Italy slashes 2012 growth forecast

Ella Ide
Shoppers walk in Piazza Navona in Rome in 2011. Italy on Wednesday said its recession would deepen in 2012 with the economy shrinking 1.2 percent and delayed a target to balance its budget by 2013, warning there was still "a long way to go."

Italy on Wednesday said its recession would deepen in 2012 with the economy shrinking 1.2 percent and delayed a target to balance its budget by 2013, warning there was still "a long way to go."

"Despite the progress made, there is still a long way to go in a context that is more favourable but still characterised by elements of uncertainty," a report approved by the cabinet that accompanied the new forecasts said.

"The coming months offer a window of opportunity that must be used," it said, pointing to "a further deterioration of the economic situation since December" as the economy entered recession in the second half of last year.

Prime Minister Mario Monti, who came to power in November to replace media magnate Silvio Berlusconi as the eurozone debt crisis hit Italy, had initially vowed to uphold the previous government's pledge to balance its budget by 2013.

His technocrat government has now raised the 2013 deficit target from 0.1 percent of Gross Domestic Product (GDP) to 0.5 percent, which would still be within new EU Fiscal Compact treaty limits.

The government said it would cut the deficit -- the shortfall between revenues and spending to 0.1 percent in 2014 and to zero by 2015.

The International Monetary Fund (IMF) offered a more gloomy outlook on Tuesday, forecasting that Italy's deficit would only be reduced to 2.4 percent this year, 1.5 percent in 2013 and then rise back to 1.6 percent in 2014.

"The reconfiguration of the Italian economy will take several years. We are aware that what we are doing is just the beginning of an operation that will take several years," Monti said at a press conference.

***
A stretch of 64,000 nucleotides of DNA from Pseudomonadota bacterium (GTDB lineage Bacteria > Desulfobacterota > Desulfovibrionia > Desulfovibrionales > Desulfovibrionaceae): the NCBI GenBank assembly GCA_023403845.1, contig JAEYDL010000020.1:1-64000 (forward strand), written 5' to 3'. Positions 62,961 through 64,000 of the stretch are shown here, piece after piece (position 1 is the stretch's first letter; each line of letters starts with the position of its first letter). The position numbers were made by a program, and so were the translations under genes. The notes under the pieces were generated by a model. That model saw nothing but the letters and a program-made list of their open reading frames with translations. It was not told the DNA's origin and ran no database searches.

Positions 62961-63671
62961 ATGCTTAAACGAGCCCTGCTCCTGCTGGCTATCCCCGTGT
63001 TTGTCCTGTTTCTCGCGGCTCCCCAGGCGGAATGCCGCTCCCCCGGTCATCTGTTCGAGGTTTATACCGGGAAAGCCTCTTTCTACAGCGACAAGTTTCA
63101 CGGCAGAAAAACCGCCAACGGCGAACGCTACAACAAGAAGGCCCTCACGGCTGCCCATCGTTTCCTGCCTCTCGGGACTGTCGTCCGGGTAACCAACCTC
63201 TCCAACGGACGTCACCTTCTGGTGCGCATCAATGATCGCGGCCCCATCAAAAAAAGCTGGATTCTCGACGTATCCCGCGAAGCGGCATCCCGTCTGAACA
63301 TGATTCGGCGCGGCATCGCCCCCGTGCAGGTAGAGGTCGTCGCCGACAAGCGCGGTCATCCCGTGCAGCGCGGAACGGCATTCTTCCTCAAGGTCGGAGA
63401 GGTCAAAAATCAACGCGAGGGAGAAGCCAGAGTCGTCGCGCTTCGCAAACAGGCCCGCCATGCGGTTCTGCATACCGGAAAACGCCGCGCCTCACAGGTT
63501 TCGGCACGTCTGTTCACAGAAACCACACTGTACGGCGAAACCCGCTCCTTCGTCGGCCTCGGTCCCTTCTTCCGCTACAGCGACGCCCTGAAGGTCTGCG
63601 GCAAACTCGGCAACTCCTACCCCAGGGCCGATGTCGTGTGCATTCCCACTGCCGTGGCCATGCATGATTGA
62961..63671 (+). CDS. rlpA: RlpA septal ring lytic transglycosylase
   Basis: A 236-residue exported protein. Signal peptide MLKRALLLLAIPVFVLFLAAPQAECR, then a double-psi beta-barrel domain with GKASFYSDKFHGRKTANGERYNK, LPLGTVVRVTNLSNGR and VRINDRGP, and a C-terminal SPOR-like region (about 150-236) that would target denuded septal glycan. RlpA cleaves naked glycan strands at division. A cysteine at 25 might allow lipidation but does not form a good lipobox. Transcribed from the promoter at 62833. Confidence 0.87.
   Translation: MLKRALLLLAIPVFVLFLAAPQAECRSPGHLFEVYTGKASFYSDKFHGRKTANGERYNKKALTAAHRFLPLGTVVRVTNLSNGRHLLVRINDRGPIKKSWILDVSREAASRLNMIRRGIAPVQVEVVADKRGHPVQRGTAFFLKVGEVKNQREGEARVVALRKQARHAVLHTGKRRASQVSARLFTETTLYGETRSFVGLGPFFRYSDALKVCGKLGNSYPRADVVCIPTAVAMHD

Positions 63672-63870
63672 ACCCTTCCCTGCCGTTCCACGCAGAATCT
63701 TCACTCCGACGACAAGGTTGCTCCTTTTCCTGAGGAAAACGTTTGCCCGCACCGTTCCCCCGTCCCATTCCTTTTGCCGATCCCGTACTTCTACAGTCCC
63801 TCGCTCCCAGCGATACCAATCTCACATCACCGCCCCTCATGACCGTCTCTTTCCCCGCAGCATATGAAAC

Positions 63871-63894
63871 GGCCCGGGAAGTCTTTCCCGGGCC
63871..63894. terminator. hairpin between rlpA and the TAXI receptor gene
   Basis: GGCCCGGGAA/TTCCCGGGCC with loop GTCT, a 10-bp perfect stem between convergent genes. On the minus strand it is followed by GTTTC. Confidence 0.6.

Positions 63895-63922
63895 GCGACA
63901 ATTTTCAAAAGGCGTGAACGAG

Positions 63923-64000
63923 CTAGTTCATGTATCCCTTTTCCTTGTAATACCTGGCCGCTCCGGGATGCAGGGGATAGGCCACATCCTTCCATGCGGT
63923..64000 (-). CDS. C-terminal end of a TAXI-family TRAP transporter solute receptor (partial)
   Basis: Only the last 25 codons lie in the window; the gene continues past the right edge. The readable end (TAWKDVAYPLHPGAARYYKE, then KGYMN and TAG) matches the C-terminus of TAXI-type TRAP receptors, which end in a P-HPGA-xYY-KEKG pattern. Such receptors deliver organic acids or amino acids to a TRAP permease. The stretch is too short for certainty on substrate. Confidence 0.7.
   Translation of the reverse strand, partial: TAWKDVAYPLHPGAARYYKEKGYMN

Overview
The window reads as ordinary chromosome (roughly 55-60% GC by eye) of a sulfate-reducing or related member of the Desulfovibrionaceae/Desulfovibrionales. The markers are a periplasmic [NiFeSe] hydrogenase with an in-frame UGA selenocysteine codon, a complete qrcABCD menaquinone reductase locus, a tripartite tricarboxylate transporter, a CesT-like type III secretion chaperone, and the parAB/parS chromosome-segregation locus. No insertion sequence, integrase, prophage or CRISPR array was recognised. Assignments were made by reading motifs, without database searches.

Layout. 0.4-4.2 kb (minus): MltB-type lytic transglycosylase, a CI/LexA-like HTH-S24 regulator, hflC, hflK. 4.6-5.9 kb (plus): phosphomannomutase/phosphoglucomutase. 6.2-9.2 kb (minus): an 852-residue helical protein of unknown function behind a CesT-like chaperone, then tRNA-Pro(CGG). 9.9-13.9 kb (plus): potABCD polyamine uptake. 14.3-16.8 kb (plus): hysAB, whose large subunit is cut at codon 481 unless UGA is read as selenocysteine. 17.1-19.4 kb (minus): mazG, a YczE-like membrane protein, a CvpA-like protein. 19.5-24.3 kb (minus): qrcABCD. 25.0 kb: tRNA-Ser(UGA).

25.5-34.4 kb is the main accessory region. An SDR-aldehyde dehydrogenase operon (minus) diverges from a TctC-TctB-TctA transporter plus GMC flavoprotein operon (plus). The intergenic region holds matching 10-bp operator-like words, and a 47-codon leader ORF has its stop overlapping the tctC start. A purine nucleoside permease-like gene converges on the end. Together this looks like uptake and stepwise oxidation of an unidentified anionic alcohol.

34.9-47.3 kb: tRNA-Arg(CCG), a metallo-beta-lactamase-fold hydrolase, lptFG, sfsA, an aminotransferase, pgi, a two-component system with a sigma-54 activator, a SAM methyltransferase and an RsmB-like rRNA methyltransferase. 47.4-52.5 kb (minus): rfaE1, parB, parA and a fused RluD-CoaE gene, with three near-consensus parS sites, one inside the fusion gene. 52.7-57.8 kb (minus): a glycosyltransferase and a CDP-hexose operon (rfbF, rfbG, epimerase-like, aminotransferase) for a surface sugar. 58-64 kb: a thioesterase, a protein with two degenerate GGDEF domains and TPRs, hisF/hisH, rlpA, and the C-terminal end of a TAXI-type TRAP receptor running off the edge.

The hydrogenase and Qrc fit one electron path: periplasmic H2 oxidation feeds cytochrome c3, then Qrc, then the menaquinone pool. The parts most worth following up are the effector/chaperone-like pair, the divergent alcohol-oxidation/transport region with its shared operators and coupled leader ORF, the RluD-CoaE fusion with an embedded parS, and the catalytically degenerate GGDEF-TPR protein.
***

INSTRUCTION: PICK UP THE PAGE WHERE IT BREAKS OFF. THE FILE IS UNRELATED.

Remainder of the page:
While Monti has been hailed as helping the country through the debt crisis storm which has rattled the eurozone, skittish markets spooked over the outlook for Italy and Spain have again been under pressure in recent days.

Rome paid sharply-higher rates on three-year bonds at a sale last week while Madrid's borrowing costs also rose, although they have eased back this week.

Wednesday's report also said Italy's's massive public debt would drop to 120.3 percent of GDP in 2012 and continue to decrease over the next few years, to 117.9 percent in 2013, 114.5 percent in 2014 and 110.8 percent in 2015.

It also said the economy would start to grow again in 2013 with a 0.5-percent expansion that year, 1.0 percent in 2014, and 1.2 percent in 2015.

The IMF is forecasting Italy's economy will shrink by 1.9 percent this year. "Re-balancing the finances has been accompanied by various reforms aimed at removing the many constraints which have held back Italy's growth potential," Monti said.

"The reforms should boost growth by 2.4 percentage points between 2012 and 2020," he said.

Milan's stock market was down 2.43 percent after the figures were announced.

The revised economic outlook does not come at a good time for Monti who implemented a series of biting reforms to rein in the debt but has struggled to make inroads with his "Grow Italy" plan as his approval ratings begin to wane.

There has been trade union anger in Italy over the government's reform measures and public outrage over a series of suicides linked to the economic crisis.

"The crisis is forcing families, young people, workers and businesses to pay a very high price, and sometimes there are experiences which end in desperation," Monti said.

About 1,000 people voiced their sympathy with the victims of the crisis in a silent protest outside Rome's landmark Pantheon late Wednesday amid calls that everything must be done to stop the suicides.

"The state must find a response to the difficulties of small and medium-sized companies to restart their activities and for the Italian economy to improve," Maurizio Flamini, head of the Rome region's small and medium-sized business lobby, Federlazio, told AFP.

The former eurocrat's government has acted fast to pass reforms to overhaul the pension system and labour market and has imposed budget cuts and tax hikes but as in the eurozone, such policies are taking a toll on growth.